We’re making the same mistakes with our essential resources
Remember Easter Island? That place in the pages of National Geographic with the gigantic carved heads peeking up from grassy slopes?
Whether you recall it or not, you live there — in a manner of speaking.
Easter Island was colonized by the Rapanui, a particularly adept seafaring culture. When they arrived, around the year 800 A.D., the island was a lush forested tropical paradise.
But eventually, according to researcher Jared Diamond in his bestseller Collapse: How Societies Choose to Fail or Succeed, they committed ecocide.
They cut down every single tree on their island. Eventually the people had no wood to burn in their cookfires. They had to resort to burning grass, a particularly inferior fuel source.
But before arriving at that sad state, the Rapanui cut numerous huge stone effigies called “moai” out of solid rock – some weighing 14 tons – sculpted them, and moved them great distances.
For whatever reason, the Rapanui tribe felt it was very important to make these giant stone heads, often at the cost of using trees as the means for transporting and erecting them.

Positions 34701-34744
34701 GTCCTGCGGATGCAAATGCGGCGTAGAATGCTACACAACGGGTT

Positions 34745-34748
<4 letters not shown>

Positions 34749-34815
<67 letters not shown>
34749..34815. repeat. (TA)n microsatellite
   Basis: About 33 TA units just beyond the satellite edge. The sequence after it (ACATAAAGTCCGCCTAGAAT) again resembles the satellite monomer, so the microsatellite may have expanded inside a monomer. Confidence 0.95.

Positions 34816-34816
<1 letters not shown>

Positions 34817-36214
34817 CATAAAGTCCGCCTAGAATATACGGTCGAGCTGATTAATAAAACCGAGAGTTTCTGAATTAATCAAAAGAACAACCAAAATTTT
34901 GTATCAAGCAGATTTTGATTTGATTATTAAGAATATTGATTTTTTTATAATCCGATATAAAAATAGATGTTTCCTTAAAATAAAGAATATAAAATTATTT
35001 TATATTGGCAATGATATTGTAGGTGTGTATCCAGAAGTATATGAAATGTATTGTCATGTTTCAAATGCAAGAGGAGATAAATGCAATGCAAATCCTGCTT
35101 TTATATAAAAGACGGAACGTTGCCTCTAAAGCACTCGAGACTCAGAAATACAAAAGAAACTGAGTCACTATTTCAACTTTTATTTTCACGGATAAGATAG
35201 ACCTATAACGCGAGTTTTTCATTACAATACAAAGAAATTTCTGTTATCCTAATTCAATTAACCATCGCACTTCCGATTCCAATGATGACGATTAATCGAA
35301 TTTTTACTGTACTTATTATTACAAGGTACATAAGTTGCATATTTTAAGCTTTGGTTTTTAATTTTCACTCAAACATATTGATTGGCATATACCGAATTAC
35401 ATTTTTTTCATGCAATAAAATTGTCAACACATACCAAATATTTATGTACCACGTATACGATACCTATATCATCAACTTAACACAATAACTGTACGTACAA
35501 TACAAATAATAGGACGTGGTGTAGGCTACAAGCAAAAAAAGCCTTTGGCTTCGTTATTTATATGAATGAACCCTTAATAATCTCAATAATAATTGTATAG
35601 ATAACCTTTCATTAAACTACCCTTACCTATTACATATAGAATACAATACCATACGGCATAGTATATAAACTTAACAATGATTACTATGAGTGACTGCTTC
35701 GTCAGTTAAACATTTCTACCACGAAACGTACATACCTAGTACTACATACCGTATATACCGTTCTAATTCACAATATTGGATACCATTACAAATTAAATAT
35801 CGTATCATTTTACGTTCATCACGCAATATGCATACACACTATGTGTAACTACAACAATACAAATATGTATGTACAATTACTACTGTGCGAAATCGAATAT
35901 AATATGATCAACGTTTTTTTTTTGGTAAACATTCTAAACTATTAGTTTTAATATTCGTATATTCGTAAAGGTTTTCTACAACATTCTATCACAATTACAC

Somewhere along the way I’m sure there were alert members of their society quietly wondering if maybe they should instead start protecting their dwindling groves and forests?
It’s tough to be “that person” who concludes that your culture is up to something completely non-sensical. It’s tough to open up and call that stuff out — because most people don’t see the problem themselves, and can feel attacked if you bring it up.
In this story of Easter Island, the production of the gigantic stone moai were deemed more important than every tree on the island. Hey, maybe that was the right call – I don’t know, I wasn’t there. But whether it made sense or not, it wasn’t a sustainable practice.
…click on the above link to read the rest of the article…